Atomic Wrecks

Klaus Thymann traveled to the remote Bikini Atoll for CNN to look at the ongoing impact of nuclear testing on the environment and the local population.

The Bikini Atoll is part of the group of islands and coral atolls that make up the Marshall Islands, located just north of the equator in the Pacific Ocean. It is also the test site of the largest nuclear device ever exploded by the United States in 1954.

Between 1946 and 1958 the US Navy conducted 67 nuclear tests in the waters around the Marshall Islands, and 23 of these tests specifically took place on the Bikini Atoll. The explosions devastated the land on Bikini, contaminating land and water and making people ill. The fallout spread to other areas and residents. 

The tests also sank several of the Navy’s warships. These wrecks are now at the bottom of a lagoon between 55 and 65 meters deep, which is deep, and multiple tanks and different gas mixes are needed to dive there. It is possible to enter some of the wrecks to explore the interior of the ships. The wrecks are still radioactive, but the water works as a barrier.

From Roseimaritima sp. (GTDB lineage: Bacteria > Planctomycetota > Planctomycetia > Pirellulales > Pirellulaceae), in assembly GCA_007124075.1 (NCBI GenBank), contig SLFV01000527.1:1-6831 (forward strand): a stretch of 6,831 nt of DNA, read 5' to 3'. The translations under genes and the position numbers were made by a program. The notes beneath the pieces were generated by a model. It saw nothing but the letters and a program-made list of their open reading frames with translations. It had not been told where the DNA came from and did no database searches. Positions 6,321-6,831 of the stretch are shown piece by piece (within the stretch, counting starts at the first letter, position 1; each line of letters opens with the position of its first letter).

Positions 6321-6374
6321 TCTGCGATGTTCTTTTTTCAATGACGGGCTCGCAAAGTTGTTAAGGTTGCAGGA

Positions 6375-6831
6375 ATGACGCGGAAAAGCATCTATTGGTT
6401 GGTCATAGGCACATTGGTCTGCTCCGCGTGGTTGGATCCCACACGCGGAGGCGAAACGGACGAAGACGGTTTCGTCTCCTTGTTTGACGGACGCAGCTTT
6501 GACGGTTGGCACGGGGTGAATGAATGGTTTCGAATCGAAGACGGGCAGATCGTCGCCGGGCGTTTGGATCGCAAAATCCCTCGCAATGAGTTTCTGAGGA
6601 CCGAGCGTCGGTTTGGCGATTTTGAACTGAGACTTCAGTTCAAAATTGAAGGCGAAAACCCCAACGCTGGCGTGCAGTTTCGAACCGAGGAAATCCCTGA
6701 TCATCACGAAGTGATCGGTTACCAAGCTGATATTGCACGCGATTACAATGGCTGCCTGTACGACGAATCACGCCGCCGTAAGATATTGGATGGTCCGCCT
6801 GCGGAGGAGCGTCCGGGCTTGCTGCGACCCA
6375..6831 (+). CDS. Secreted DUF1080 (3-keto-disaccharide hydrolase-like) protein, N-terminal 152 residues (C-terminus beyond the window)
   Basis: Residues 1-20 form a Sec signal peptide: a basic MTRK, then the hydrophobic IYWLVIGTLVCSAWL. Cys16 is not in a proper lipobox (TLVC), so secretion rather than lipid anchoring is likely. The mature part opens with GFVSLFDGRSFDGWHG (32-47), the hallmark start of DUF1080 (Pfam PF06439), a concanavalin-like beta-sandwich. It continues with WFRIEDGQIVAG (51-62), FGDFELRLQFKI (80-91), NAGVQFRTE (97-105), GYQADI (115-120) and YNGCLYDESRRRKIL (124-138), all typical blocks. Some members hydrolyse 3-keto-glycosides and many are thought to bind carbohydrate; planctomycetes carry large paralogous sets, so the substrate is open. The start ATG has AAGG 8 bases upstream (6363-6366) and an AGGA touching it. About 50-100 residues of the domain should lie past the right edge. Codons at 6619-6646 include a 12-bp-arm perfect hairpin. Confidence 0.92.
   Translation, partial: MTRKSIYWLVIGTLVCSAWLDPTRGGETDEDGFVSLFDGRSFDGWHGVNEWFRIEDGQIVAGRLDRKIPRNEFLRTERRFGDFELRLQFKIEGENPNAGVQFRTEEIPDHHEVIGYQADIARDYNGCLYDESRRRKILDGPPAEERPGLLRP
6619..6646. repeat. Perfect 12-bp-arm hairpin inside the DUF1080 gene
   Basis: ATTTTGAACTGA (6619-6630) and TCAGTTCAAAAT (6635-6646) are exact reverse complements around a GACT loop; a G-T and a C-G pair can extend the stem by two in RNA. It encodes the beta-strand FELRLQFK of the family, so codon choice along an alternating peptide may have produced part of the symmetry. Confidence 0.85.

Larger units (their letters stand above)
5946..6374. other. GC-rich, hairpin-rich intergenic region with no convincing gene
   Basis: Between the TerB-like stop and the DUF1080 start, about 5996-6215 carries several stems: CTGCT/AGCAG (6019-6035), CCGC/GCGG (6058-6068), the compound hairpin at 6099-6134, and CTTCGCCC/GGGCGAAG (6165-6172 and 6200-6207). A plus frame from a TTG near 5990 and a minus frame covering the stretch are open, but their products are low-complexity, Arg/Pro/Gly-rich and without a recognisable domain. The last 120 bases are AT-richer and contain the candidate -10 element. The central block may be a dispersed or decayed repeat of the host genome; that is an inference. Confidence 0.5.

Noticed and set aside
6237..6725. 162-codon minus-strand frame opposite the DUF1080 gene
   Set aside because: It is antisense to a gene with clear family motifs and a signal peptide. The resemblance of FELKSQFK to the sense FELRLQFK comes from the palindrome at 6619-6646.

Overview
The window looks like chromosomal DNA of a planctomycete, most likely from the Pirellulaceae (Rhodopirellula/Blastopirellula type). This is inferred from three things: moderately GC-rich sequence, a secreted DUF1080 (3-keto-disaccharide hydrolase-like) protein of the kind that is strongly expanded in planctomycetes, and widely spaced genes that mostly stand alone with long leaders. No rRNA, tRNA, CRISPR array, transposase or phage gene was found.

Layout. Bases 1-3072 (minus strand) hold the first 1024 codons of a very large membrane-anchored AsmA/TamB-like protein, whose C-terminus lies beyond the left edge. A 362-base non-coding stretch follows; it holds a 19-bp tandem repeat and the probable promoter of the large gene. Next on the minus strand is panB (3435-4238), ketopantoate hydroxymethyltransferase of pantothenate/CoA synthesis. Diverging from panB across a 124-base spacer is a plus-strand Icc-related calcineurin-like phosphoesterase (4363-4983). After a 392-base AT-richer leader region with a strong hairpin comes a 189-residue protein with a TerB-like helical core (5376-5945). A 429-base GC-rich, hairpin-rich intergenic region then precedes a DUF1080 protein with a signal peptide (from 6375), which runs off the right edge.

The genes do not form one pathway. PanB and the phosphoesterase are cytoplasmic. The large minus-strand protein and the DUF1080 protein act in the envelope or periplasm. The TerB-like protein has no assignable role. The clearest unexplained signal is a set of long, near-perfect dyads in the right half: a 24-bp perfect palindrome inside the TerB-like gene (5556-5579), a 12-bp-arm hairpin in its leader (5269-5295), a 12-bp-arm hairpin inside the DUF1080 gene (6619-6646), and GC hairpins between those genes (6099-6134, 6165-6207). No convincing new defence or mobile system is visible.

The Bikini Atoll remains uninhabitable and Thymann’s expedition with resulting imagery and reporting bore witness to the long-term effects of environmental destruction on the natural world and human beings. 

The 60,000 residents of the Marshall Islands are now in danger again, this time to the climate crisis. Sea level rise threatens to submerge parts of the island nation and render close to 40% of buildings in the capital city permanently flooded. According to international law, the loss of land puts their nation status in jeopardy. 

It is no longer correct to talk about climate change but about the climate crisis. The word crisis comes from the Greek word krisis, which means decision. We have important decisions to make and must call on the entire system to be effective. While there is an evolution, it is not happening fast enough. Gradual change cannot solve exponential problems like the existential threat facing the people of the Marshall Islands.